Bruce Springsteen is set to play his first ever shows in South Africa, 29 years after his E Street Band member Steven Van Zandt launched a protest against apartheid there.
The Boss and his group will head to Cape Town on January 28th & 29th and Johannesburg on February 1st as part of his Wrecking Ball world tour.
The three concerts will mark the first time Springsteen has played in the African nation and will take place almost three decades since Van Zandt set up the Artists United Against Apartheid movement in 1985.
The organization gathered a range of artists, including Bob Dylan, Ringo Starr and Bob Geldof, to unite in protest against racial segregation on their anthem Sun City.
In a new interview, Springsteen opened up about his decision to join the 1988 Amnesty International Human Rights Now! Tour saying, "There was an enormous amount of studying and trying to be informed about every country that we landed in and also we had to make parallels to things that were very imperfect in the United States.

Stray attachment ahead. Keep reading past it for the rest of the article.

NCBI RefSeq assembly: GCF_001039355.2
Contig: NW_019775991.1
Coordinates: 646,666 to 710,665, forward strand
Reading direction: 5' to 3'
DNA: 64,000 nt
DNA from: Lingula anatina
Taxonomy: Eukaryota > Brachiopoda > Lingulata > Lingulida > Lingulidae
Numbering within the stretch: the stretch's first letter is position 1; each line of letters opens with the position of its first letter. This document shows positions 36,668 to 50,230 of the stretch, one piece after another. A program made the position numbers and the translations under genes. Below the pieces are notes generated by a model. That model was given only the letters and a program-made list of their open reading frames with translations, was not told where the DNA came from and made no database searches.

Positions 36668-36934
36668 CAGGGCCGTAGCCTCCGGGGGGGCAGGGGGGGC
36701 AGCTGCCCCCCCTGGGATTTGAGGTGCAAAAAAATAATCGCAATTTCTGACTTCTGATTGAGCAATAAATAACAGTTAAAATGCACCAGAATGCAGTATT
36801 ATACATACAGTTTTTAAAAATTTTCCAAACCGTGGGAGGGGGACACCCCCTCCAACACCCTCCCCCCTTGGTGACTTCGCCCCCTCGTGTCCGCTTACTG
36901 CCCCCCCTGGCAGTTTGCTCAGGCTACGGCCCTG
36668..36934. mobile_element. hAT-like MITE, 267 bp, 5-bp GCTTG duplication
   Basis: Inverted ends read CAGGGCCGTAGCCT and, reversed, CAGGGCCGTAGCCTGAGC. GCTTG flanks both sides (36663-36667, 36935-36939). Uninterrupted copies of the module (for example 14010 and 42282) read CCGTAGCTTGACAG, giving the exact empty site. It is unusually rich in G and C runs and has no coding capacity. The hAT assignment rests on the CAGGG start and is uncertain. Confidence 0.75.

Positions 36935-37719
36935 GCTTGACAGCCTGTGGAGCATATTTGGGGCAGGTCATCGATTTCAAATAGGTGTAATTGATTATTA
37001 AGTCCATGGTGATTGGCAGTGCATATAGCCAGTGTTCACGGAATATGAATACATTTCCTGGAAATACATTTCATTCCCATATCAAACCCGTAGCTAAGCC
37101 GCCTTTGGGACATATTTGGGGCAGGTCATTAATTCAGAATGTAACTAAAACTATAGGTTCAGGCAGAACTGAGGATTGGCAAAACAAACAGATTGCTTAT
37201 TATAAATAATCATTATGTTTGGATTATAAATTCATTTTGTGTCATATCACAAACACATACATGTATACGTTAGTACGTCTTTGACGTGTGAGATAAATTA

"The news conferences, if I'd have known I would have to do I might not have done the tour because they were the most harrowing parts of the entire six weeks. We came down and we sat at a table and we were grilled by the nation's press in each country that we went in to, and in some places it got very intense.
"I remember when we were done it was like, 'That was great, I hope I never have to do that again'... I did more studying than I ever thought I would have to do once I picked the guitar up, but it had a great impact on all of us."
The election of Nelson Mandela as South Africa's president in 1994 marked the end of apartheid.